Seminar Watch

May 27, 2011

With LHC and Tevatron insider physicists sitting on a growing mound of unpublished results from new data, excitement amongst the rest of the physics community is reaching fever pitch. Some of us are even looking daily at conference and seminar programs to try and identify where the next big real non-rumour result will emerge.

A couple of conferences have already passed this week including “Quark Matter 2011” at Annecy and “Flavour Physics and CP Violation 2011” in Israel. Sadly no results based on new data were presented as far as I can see, but I give you the links to the contribution lists in case you want to check the slides.

Hot favorite for first new results has to be the up and coming “Physics at LHC 2011” conference. There are many presentations that could include beyond-standard-model physics, especially over the last two days with even a 30 minute unallocated slot right at the end labelled simply “Extra Time for Experimental Talk”. There are closed meetings going on at CERN today with titles like “Exotica Pre-approvals for PLHC” and “SUSY Rehearsals for PLHC”

According to an article in the New Scientist new LHC results should be announced at a CERN seminar and most likely this would come under the “Joint EP/PP/LPCC” series where new results have appeared in the past. Sure enough there is already a seminar listed on “Studies of jets and their properties using the ATLAS detector at the LHC” by Jonathan Butterworth on June 7th. From the information given in the abstract this may or may not include new results but the timing is interesting as it falls during PLHC just before the (possibly) most interesting talks.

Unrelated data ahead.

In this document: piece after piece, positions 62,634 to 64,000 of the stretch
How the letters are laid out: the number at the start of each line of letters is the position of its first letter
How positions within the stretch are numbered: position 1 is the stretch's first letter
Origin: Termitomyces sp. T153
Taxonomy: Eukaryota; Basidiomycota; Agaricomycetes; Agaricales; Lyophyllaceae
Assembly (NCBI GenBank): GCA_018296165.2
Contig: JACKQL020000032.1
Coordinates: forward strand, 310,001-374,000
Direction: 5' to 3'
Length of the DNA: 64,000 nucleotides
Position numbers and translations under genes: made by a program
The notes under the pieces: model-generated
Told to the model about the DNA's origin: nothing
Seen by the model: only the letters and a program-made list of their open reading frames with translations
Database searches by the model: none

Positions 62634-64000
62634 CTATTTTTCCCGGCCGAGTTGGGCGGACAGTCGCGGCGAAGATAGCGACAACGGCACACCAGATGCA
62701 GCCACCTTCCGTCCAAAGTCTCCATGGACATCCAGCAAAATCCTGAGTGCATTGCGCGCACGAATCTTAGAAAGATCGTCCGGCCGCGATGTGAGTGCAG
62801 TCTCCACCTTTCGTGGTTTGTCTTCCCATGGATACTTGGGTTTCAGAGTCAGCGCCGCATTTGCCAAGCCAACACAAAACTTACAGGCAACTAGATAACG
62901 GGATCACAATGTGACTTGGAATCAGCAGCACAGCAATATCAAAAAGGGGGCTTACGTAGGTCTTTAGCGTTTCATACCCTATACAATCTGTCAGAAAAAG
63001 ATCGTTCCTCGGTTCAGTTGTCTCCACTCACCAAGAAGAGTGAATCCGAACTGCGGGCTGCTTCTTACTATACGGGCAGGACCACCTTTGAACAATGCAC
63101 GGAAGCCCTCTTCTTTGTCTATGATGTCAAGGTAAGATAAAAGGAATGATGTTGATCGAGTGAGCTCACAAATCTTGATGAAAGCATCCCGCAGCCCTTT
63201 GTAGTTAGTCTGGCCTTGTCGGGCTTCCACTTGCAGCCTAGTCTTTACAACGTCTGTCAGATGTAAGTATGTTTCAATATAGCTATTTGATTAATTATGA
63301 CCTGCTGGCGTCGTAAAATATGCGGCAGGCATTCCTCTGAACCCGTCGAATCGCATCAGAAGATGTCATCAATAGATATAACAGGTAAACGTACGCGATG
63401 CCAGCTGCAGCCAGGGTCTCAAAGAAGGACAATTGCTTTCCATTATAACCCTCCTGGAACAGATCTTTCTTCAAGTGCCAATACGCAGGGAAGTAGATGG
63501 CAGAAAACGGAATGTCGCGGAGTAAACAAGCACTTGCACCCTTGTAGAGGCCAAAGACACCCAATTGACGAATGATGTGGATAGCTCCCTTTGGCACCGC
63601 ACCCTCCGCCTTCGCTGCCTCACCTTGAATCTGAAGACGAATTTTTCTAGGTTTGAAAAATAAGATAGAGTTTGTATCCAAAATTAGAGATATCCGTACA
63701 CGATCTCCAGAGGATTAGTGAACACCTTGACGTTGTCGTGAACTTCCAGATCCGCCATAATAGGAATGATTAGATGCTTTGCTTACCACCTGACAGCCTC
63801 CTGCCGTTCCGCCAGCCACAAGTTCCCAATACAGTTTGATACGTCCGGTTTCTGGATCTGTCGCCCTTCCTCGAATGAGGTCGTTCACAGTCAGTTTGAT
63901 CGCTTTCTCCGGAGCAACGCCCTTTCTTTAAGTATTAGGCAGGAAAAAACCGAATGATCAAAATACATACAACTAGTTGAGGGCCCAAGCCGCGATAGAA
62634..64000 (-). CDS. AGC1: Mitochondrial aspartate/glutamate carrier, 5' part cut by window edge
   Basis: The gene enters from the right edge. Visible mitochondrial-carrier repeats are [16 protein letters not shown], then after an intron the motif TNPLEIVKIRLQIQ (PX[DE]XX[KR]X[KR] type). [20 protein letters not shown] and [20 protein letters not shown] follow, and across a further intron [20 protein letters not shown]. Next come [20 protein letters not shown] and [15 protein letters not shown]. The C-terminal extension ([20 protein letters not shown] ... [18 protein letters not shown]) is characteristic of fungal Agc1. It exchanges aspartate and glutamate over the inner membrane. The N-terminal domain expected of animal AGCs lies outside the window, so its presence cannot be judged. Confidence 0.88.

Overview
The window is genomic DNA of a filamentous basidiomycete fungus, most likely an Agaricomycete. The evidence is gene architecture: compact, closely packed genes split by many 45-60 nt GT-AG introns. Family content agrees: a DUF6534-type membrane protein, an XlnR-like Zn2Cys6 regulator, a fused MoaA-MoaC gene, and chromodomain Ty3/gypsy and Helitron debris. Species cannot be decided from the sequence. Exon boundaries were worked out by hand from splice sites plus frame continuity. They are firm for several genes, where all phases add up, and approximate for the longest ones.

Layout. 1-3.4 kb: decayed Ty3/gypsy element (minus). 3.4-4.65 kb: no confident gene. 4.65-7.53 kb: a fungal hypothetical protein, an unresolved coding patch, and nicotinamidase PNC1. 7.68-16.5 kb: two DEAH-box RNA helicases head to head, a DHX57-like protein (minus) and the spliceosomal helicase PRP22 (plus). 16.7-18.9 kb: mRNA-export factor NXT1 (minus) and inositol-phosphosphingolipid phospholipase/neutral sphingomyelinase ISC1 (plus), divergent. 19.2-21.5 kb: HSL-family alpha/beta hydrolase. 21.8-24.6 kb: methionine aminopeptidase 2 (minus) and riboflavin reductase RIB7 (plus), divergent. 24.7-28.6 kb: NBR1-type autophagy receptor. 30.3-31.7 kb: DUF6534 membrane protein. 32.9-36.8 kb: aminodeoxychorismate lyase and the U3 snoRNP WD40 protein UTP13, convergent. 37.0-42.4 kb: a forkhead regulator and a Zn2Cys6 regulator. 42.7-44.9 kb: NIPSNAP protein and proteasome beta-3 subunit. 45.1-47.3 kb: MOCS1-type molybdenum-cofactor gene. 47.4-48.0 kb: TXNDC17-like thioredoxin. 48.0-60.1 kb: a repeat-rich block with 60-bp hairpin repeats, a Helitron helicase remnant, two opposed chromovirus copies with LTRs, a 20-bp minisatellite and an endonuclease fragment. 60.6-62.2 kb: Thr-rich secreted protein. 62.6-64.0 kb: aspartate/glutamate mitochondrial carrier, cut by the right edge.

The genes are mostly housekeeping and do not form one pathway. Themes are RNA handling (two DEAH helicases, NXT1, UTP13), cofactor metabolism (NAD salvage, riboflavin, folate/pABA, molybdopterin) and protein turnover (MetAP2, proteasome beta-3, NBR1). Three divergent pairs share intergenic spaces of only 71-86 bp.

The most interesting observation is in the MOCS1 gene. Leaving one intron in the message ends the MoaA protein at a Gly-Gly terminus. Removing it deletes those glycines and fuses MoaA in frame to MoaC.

Watch this space!

24 Hours of the LHC vs 24 Years of the Tevatron

May 24, 2011

In the last 24 hours the Large Hadron Collider has delivered a record 43/pb worth of collision data, equivalent to the entire proton physics run during 2010. Almost all the published results from the LHC so far are based on that amount of data, (with the single exception of one report needed to squash a recent rumour)   This provides a convenient opportunity to compare 24 hours of data from the LHC with 24 years from the Tevatron.

The Tevatron which began running in 1987 has of course made some significant discoveries including the top quark and some real hints of physics beyond the standard model. It has also excluded the Higgs over a wide mass range. The LHC has so far made no new discoveries but with its 43/pb of 2010 it has surpassed the Tevatron in searches for heavy quarks, supersymmetry and other exotic physics, placing limits well beyond the reach of the Tevatron. This superiority at heavier mass scales is due to its higher proton energy. In many ways, 24 hours of LHC data is more interesting than 24 years worth of Tevatron data. Luckily we are not forced to make the difficult choice between the two possibilities, we have had both.